Jones, Marilyn R. (2001) Salient factors influencing experiences encountered by reentry women : a qualitative study. Masters thesis, Memorial University of Newfoundland.
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This qualitative study was conducted to identify salient factors influencing the experiences encountered by women as they reentered post-secondary institutions, the workforce, or both. The study involved 11 women ranging in age from 19 to 40 plus, who were registered with a Center for Women Interested in Successful Employment. These women decided to return after periods of absence. -- The data were collected using semi-structured interviews and personal narratives written by the women. Data analysis adhered to the guidelines outlined by Gay and Airasian (2000). The interviews were audio-taped and transcribed for data analysis. The investigator listened to the audio-tapes several times before transcribing them. The data were broken down and classified using four iterative steps that were interrelated, but did not necessarily follow a linear pattern. The data were read and reread for familiarization and identification of main themes, examined for detailed descriptions of setting, participants, and activities, categorized and grouped into themes, and finally interpreted and synthesized into general conclusions. -- Various career development theories and approaches, developmental theories, and theories of feminist counselling were reviewed and presented. These theories provided a framework for understanding the many variables influencing the experiences of reentry women. -- Recommendations for practice focused on the need for improved counselling services and programs for reentry women and women in general, especially in rural areas. Recommendations for research included further studies on: required supports for reentry women, follow-up to determine continued level of satisfaction with reentry, information on the quality and quantity of available counselling services for reentry women and women in general, preparation necessary for the perceived fears associated with reentry challenges, and occupational choices, and information on how these choices relate to reentry experiences.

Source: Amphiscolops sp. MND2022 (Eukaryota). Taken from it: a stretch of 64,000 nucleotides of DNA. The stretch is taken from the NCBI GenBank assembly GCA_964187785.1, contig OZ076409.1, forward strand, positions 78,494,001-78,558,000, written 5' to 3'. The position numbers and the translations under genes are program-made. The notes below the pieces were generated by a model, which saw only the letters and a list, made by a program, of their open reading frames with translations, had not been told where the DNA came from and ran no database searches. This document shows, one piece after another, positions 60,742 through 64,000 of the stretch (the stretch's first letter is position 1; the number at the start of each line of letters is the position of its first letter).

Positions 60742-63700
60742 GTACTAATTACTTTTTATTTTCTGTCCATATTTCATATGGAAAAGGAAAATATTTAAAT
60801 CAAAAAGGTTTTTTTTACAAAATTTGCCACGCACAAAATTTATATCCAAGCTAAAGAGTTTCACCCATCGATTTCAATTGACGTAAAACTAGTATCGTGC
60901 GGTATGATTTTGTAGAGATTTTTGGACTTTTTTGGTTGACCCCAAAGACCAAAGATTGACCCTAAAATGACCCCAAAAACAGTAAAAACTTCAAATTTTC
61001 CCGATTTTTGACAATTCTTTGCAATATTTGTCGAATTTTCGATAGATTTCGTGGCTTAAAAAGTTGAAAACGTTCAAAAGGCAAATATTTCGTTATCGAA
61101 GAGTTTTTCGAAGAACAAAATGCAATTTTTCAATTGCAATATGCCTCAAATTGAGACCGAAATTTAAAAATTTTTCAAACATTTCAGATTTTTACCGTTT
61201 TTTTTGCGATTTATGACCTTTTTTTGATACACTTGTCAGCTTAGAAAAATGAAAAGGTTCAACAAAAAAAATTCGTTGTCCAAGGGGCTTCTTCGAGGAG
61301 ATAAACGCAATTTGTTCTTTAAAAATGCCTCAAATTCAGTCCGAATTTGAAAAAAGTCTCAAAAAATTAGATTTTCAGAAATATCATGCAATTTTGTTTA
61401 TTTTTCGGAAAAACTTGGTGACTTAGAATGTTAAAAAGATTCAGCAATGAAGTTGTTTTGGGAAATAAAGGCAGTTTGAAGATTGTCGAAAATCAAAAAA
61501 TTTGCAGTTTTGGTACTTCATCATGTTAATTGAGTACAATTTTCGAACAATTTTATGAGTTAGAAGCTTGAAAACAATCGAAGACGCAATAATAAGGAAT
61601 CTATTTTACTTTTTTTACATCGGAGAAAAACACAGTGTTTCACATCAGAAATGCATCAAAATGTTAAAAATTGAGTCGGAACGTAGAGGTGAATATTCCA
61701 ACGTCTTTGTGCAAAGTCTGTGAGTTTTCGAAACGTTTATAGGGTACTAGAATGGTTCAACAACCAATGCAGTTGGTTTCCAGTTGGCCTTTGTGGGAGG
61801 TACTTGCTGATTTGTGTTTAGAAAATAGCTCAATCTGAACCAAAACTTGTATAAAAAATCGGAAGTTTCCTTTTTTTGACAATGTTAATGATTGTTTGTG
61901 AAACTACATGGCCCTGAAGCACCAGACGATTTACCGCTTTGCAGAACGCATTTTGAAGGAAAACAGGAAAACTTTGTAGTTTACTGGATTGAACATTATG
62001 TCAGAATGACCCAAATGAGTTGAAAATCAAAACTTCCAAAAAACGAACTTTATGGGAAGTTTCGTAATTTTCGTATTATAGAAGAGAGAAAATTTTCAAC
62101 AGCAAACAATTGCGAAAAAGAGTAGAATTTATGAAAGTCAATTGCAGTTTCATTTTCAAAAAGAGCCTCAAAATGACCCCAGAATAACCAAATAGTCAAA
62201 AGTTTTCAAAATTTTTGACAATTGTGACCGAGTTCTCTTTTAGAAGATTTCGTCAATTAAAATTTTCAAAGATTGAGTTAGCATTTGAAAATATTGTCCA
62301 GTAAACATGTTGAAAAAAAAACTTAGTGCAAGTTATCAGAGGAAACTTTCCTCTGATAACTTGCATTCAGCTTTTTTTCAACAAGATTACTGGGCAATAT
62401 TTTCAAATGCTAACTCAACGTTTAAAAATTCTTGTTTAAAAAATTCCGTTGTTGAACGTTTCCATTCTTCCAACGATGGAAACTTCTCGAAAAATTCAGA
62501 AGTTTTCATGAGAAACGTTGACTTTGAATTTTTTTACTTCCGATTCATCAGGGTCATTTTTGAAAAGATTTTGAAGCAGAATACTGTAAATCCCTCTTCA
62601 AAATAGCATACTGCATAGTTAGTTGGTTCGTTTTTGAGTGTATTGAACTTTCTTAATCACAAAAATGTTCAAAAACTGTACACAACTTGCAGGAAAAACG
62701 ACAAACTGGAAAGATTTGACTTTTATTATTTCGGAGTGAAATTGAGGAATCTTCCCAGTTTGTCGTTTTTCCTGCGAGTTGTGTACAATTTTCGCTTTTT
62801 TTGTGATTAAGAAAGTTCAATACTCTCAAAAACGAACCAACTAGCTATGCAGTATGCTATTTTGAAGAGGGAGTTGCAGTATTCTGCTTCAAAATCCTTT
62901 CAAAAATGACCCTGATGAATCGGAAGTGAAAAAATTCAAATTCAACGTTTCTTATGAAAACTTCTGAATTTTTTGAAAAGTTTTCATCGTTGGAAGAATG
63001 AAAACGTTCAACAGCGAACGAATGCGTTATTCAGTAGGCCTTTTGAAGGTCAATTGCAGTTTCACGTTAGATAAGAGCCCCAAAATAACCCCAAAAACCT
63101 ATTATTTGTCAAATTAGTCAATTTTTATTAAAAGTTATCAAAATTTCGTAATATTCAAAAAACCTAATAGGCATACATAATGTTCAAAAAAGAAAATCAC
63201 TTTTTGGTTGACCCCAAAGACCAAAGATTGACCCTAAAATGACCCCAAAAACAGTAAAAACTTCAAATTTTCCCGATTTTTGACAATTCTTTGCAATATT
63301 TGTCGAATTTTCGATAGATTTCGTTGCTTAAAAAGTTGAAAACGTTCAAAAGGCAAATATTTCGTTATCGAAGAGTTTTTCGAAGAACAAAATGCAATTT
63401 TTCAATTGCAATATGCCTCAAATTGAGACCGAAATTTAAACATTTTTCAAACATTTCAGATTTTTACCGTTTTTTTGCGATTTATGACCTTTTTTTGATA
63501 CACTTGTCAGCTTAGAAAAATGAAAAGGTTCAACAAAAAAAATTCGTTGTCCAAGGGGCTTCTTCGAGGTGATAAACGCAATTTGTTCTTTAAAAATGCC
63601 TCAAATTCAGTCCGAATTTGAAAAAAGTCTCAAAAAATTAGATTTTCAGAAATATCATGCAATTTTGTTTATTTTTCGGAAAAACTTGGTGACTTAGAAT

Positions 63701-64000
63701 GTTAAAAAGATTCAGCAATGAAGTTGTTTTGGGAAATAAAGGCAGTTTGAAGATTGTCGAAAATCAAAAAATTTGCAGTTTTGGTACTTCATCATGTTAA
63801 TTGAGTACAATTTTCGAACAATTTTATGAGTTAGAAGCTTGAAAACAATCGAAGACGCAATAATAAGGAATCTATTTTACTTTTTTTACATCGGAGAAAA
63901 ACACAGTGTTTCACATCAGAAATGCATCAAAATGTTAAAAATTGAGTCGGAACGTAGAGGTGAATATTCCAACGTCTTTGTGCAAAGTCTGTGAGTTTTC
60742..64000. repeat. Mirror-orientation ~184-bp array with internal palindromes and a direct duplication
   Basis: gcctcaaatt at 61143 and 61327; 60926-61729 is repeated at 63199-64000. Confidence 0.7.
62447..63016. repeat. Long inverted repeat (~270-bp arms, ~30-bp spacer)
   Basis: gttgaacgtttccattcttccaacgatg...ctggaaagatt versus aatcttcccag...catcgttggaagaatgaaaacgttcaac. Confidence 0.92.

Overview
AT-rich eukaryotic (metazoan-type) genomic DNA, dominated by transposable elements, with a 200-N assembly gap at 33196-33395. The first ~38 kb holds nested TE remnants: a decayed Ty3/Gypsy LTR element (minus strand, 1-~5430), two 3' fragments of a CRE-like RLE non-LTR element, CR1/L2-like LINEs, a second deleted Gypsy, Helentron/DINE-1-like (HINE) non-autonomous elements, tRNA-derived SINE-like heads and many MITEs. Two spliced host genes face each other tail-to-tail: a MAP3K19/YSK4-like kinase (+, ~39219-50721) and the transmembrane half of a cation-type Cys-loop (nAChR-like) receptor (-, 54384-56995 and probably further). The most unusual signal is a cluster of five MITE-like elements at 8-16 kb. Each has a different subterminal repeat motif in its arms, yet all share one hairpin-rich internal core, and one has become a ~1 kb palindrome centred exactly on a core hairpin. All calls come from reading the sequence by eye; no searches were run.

|Item Type:||Thesis (Masters)|
|Additional Information:||Bibliography: leaves 177-184.|
|Department(s):||Education, Faculty of|
|Library of Congress Subject Heading:||Women--Employment re-entry; Adult education of women|
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